here are two full-length biographies, both very competent: Jacob Korg, George Gissing: A Critical Biography (1965) and John Halperin, George Gissing: A Life in Books (1982). However, neither biographer was able to make use of the nine volumes of the Collected Letters (1990-1996). The long biographical essays which preface each volume, by the editors Paul F. Mattheisen, Arthur C. Young and Pierre Coustillas, are outstanding for their judicious tone and psychological insight.
There is no truly outstanding critical study of Gissing's overall achievement. Gillian Tindall, The Born Exile (1974) is a lively psychological portrait of the man, and of the works insofar as they illuminate the man, but the criticism is sketchy, especially on the major novels. Adrian Poole, Gissing in Context (1975) and John Goode, George Gissing: Ideology and Fiction (1978) are both written in an impenetrable style.
New Grub Street has attracted the most critical attention. There is a short guide devoted entirely to the novel by P.J. Keating, but it's rather mechanically laid out. For the late 19thC literary background which is relevant to the novel (eg the plight of authors in this period; methods of publishing) you can consult The English Common Reader by Richard Altick or (better) John Gross's Rise and Fall of the Man of Letters. The most interesting piece of all is Chapter 6 of Nigel Cross's The Common Writer: Life in Nineteenth Century Grub Street. This chapter, titled "Gissing's New Grub Street, 1880-1900," is a mine of information about writers and publishers of the 3-volume novel, and even more interestingly, it discusses the main characters of New Grub Street in terms of real-life writing careers, some possibly known to Gissing. It's great social and literary history.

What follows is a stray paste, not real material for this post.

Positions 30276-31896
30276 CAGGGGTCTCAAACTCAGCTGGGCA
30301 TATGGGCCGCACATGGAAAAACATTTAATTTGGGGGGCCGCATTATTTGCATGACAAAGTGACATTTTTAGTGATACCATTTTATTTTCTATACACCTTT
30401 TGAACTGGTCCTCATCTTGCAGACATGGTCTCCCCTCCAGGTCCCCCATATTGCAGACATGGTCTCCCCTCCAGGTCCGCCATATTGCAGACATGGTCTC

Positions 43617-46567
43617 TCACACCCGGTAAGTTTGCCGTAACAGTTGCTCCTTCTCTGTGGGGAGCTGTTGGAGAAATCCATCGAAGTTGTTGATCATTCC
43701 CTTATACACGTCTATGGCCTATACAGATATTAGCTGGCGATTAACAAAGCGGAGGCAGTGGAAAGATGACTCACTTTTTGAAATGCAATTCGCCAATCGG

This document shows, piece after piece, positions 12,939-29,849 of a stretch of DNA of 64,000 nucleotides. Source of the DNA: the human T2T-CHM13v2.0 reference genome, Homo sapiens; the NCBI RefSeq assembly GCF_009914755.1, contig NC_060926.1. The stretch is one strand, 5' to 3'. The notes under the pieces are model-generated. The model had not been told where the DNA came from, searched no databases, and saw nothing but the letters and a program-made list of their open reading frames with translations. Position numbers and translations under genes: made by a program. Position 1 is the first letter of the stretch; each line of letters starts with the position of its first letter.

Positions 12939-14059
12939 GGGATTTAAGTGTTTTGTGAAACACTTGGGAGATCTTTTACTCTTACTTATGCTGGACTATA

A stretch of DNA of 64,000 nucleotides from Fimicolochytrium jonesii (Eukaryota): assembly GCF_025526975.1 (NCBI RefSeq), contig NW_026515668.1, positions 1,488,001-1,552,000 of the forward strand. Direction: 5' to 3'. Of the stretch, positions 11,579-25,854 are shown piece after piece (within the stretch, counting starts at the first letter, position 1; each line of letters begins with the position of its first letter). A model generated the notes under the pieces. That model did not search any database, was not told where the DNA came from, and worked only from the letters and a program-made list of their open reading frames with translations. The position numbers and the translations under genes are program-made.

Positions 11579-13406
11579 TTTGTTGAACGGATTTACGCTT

Gissing has not yet attracted much attention from the latest generation of literary theoreticians, but one attempt to consider the novel using the tools of structuralism is John Peck, "NGS: Some suggestions for an approach through form" in The Gissing Newsletter, XIV (July 1978).
Last modified 26 November 2004